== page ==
Wednesday, November 13, 2013

Precious memories from a difficult time

After my recent post about the quilt that I loved to tatters, my mother informed me that she had begun hand piecing it while I was in the hospital. I have many memories associated with that quilt, but not that one, which is perfectly reasonable since I spent the first week in the hospital begging for morphine and the second week figuring out how to walk with a cast that went from the top of my head to the bottom of my hips. Surprisingly, however, I do have some needlework memories associated with that time.


It was the summer that I turned 14 and school had just ended when I went into the hospital for scoliosis surgery. Two years of exercises and braces hadn't corrected the S-shaped curves in my spine, which by then measured approximately 47 degrees on top and then twisted back into another 27 degree curve. The only choice I was given was to have surgery then, or to take a year off before college. I elected to have it right away since I would have to wear my brace another 3 years if I decided to wait.


Being in the pediatric ward, I was entitled to a toy. Mine, for teens, was a 1-foot square rug hooking kit. The pattern depicted a rainbow coming up and out of a raining cloud, which, thinking back, was somewhat inspirational. I enjoyed working that kit since there was very little to do in general, and even less that I was allowed to do. I've never hooked anything since, but I still remember how therapeutic it was.


My second needlework memory is of my sister. Both of us emulate our parents in many ways. I inherited my father's love of history and my mother's passion for needlework. My sister inherited a love for music. In fact, she teaches string instruments to Junior High students and has a successful string quartet that plays weddings and other functions. That summer she decided to make me a present--a stuffed sun bear. We had sun bears in the local zoo, so I recognized it right away. But there was something not quite right about this one. His white chest patch was perfect and his face was adorable, but his arms were sewn on upside down! I could never quite get used to that, and looking at him in the hospital made me feel a little broken too. Being a self-centered teen, I never did thank her properly, but 30 years later I can still recall exactly what he looked like. So, better late than never. Thanks Jennifer! It may have taken me 30 years to say it, but I appreciate the time that you spent sewing that little bear and he really was cute! (And happy birthday to you too!)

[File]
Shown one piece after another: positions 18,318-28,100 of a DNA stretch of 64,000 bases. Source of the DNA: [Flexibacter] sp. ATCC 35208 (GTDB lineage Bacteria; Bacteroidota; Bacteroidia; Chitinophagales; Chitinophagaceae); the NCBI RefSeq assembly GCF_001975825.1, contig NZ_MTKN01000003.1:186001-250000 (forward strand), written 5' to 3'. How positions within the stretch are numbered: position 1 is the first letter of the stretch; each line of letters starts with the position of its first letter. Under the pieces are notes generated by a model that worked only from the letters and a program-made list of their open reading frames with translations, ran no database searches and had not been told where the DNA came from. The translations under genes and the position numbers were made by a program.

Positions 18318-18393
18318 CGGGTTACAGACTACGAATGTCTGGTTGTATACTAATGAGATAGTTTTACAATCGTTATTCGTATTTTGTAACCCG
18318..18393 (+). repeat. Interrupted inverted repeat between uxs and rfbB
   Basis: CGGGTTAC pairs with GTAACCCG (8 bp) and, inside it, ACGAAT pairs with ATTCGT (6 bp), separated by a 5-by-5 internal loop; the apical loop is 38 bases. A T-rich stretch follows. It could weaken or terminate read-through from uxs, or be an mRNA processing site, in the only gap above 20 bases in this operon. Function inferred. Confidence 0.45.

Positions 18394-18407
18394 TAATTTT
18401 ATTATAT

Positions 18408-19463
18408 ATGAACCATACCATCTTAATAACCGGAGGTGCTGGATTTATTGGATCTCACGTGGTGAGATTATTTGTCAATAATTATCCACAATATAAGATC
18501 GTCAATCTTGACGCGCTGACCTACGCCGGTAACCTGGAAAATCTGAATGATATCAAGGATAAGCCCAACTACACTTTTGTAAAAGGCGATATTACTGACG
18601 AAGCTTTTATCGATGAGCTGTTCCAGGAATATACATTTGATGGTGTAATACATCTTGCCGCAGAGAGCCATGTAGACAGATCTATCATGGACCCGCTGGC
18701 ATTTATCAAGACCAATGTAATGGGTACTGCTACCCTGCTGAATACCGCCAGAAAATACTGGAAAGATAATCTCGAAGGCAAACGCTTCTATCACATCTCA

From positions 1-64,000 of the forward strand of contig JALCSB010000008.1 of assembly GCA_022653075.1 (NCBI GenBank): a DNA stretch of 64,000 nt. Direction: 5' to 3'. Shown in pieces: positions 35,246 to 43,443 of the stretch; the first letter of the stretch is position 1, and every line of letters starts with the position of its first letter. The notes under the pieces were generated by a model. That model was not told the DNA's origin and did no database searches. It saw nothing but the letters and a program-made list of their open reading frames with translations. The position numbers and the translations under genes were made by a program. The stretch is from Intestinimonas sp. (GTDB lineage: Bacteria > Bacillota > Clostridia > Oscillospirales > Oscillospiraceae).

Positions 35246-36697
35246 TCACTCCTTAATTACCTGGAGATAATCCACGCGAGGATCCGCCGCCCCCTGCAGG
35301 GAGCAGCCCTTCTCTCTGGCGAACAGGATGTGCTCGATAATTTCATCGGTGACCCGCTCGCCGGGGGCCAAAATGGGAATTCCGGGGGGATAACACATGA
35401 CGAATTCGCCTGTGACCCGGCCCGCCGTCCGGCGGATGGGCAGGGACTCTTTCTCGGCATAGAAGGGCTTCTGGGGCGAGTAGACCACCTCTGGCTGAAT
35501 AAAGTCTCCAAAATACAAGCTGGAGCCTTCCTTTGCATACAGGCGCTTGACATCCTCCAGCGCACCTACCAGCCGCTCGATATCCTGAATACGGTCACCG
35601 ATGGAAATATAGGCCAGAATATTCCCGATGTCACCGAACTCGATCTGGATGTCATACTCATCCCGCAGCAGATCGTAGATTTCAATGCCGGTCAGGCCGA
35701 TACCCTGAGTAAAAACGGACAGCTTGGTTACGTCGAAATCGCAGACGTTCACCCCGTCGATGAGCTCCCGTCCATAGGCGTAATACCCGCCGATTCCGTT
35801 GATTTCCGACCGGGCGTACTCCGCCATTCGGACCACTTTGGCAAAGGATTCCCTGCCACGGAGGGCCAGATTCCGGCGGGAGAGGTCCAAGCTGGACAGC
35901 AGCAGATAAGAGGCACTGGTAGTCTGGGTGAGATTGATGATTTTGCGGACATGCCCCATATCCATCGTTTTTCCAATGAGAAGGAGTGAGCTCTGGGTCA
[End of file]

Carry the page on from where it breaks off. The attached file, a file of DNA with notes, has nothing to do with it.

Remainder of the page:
It is funny when I think back on that time. Most of my memories are ones I want to forget, but these few are precious.

There are very few photos of me in my cast. I had to dig up my high school year book to find these!
I made my jumper in this photo. Not too fashionable, but it fit over the cast!



  1. How you suffered, friend. I had forgotten about your cast.

    1. Julie: the worst thing about that cast was that I couldn't cut my hair for 6 months! It was the first thing I did when they switched the big cast for a smaller one!

  2. High school is ruff on lots of people and to go through health problems must have been a challenging to you. I took sewing class every year and made lots of clothes and kept them for a while too. I moved around a lot and so I went to a different high school every year, I was blessed with excellent teachers in that class every year learned a lot, along with what mother taught me!